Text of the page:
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Designing For Permanence

Replika is a chatbot that creates a digital representation of you. It's strange and fascinating -- but the story behind it is even better. Eugenia Kuyda’s best friend died in 2015. Using a chatbot structure she developed, she entered their messaging history into a Google-built neural network, creating a bot she could interact with. It was the earliest version of Replika, a bot that, as you interact with it, turns into a digital representation of you.

In France earlier this summer, I heard Eugenia share about Replika -- and it struck me as a perfect example of a closed loop system that amplifies "designing for permanence". Creators are excited by the spirit of innovation underneath it, users are happily sucked into illusion of permanence, and investors are excited to cash in on it. It's a closed loop that essentially works at our base instinct of craving permanence. Yet, it sets you up against inherent impermanence of nature. When Tapan and I taught a class to grad students a UCB around alternative visions of tech, I noticed that ServiceSpace's approach of "designing for impermanence" was very foreign simply because students have never dedicated much time reflecting on it.

Last week, one of our local friends, and a big innovator, returned from a visit to Genius Network. Steve Case, founder of AOL, is on his company's board. In the context of our personal conversations around generosity and inner transformation -- and more concretely, the lack of parity around innovation (most innovative cities are also the most unequal) -- and he returned to affirm just that, "I need the money to spread my innovation, and by the time that happens, I'm entrenched in a paradigm that dramatically skews the rules against my 'love all, serve all' ethic." He found it impossible for this innovation to serve all.

Genius seems to be the monopoly of the market. Saudia Arabia just gave citizenship to a robot (more rights than a woman, incidentally). In her debut, Sophia's opening remarks were: "I'm always happy when I'm surrounded by smart people, who are also rich and powerful." Whose value system is that? Why is such a robot leading the pack? Clearly, what emerges from the market will be shaped by it.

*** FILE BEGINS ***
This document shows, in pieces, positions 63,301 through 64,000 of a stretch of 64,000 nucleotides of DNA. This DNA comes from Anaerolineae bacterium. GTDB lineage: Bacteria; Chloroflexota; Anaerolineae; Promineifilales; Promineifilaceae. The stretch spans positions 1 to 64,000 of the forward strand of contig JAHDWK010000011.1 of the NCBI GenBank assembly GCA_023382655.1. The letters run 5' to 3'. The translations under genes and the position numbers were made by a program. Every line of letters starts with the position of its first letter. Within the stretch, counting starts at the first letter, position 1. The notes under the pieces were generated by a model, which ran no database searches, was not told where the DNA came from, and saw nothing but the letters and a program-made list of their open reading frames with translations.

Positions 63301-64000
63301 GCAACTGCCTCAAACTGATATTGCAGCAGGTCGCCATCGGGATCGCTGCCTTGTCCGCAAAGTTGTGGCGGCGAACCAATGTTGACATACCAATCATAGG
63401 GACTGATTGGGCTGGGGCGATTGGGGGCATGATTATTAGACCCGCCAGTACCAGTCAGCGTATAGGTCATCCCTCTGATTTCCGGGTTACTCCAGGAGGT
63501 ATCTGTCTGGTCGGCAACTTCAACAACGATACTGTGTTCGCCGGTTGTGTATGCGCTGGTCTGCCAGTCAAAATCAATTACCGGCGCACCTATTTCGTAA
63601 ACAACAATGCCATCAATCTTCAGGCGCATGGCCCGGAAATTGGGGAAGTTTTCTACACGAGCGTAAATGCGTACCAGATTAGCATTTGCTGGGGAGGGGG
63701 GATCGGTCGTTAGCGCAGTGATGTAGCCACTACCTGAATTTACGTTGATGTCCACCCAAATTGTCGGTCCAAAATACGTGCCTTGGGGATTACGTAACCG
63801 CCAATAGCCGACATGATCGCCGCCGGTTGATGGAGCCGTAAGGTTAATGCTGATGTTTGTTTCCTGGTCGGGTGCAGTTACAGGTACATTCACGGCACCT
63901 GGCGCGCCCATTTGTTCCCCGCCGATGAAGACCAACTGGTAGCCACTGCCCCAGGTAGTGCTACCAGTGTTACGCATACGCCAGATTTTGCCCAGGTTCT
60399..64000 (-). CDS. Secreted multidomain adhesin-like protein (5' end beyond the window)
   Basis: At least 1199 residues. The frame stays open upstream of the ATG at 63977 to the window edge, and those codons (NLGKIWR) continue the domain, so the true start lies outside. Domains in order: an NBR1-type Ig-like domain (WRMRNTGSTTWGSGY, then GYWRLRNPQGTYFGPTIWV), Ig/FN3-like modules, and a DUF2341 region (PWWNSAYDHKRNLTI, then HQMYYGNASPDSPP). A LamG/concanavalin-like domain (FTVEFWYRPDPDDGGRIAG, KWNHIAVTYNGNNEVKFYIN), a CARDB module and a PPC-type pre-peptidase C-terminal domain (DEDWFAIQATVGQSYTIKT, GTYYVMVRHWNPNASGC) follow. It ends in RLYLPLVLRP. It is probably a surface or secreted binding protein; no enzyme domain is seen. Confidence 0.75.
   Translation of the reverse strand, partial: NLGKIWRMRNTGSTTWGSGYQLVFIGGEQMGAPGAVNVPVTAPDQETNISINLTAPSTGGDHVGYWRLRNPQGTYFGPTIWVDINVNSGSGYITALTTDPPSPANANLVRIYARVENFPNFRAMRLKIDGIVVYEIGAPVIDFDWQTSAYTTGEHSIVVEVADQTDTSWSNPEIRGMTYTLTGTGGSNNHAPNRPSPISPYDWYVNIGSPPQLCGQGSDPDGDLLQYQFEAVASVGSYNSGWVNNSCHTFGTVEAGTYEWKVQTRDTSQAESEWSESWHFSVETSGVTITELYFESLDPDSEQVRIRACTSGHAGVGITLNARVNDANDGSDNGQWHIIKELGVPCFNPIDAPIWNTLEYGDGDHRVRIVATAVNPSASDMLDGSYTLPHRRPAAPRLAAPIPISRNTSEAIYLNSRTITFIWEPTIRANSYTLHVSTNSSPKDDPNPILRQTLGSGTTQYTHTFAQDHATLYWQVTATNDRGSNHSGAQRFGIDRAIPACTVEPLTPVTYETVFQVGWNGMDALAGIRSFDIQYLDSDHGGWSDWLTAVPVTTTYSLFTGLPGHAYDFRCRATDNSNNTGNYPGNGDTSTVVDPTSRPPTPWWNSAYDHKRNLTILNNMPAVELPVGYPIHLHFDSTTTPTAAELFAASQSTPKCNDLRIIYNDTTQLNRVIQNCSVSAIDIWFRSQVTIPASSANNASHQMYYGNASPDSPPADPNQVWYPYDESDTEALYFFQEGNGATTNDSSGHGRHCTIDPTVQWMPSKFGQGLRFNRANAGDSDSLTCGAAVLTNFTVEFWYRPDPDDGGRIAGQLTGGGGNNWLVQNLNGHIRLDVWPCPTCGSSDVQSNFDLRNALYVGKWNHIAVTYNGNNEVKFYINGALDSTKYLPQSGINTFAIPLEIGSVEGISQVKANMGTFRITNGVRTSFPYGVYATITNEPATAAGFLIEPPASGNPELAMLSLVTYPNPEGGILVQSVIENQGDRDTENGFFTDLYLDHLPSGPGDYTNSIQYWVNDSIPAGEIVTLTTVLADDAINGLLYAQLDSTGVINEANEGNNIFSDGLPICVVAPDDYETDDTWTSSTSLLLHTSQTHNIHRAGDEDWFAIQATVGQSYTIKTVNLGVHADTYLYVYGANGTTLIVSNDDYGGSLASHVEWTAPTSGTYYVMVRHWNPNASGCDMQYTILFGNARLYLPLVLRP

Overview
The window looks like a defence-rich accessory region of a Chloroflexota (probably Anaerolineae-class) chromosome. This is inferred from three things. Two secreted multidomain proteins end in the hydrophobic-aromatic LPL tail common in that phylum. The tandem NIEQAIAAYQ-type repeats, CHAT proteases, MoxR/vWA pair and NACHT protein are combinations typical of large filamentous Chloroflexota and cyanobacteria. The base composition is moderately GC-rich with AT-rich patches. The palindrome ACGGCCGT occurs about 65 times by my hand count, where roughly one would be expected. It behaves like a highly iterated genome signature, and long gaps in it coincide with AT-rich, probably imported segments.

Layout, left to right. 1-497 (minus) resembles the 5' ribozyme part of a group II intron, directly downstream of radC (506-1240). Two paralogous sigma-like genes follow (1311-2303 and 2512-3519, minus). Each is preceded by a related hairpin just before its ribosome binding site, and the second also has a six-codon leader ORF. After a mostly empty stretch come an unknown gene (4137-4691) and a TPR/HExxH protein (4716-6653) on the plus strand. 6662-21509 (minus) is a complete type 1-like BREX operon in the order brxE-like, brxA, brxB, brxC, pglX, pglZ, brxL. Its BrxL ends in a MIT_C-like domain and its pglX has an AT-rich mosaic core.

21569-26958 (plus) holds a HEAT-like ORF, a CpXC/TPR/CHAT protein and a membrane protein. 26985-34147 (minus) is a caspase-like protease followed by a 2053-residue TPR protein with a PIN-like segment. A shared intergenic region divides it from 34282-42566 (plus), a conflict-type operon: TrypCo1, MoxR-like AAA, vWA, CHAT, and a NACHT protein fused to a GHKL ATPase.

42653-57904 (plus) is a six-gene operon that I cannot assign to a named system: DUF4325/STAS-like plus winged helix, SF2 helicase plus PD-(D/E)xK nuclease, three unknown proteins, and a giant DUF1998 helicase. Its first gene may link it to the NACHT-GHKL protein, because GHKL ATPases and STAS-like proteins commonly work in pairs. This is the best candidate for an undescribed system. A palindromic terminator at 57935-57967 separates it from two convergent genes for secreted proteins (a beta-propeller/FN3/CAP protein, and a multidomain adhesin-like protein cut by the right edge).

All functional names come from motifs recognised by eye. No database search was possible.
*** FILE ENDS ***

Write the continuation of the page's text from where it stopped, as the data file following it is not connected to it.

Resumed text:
There's a lot of interest in building bridging with that private sector. One of our friends, Rohini, wrote a very interesting book with dialogues between private and voluntary sector (e.g. billionaires chatting with grassroot activists). Just this morning, I participated in a Conscious Business Leaders summit based in Europe; few days ago, Otto Scharmer emailed about his big new initiative around transforming capitalism; earlier in the week, Raj Sisodia (of Conscious Capitalism fame) and I were chatting around the content of his upcoming book on healing in business. Fair amount of potential there, to provide some badly needed relief.

Yet, the revolution is unlikely to be funded by financial capital, and we are ill-equipped (as a culture) to tap into other forms of capital. For me, I've put all my chips into ServiceSpace -- because I think it's the voluntary sector that affords us the highest potential for deeper ties, which then ripples into higher trust and richer multi-dimensional relationships -- and ultimately, holds the possibility for inner transformation to arise. Only in such a field can we design for impermanence.

Without that, we'll keep innovating like this news from today: FDA approves 'digital pill' -- that tells doctors if and when a patient has taken their medicine. In China, Big Brother meets big data. In US, Big Brother meets big pharma. Adds a whole different dimension to Google's meditation program: Search Inside Yourself. :)

At the moment, a certain kind of genius is a monopoly of the market, but I am still hopeful that there are multiple flows of genius left for us to amplify. :)

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"Service doesn't start when you have something to give; it blossoms naturally when you have nothing left to take."

"Real privilege lies in knowing that you have enough."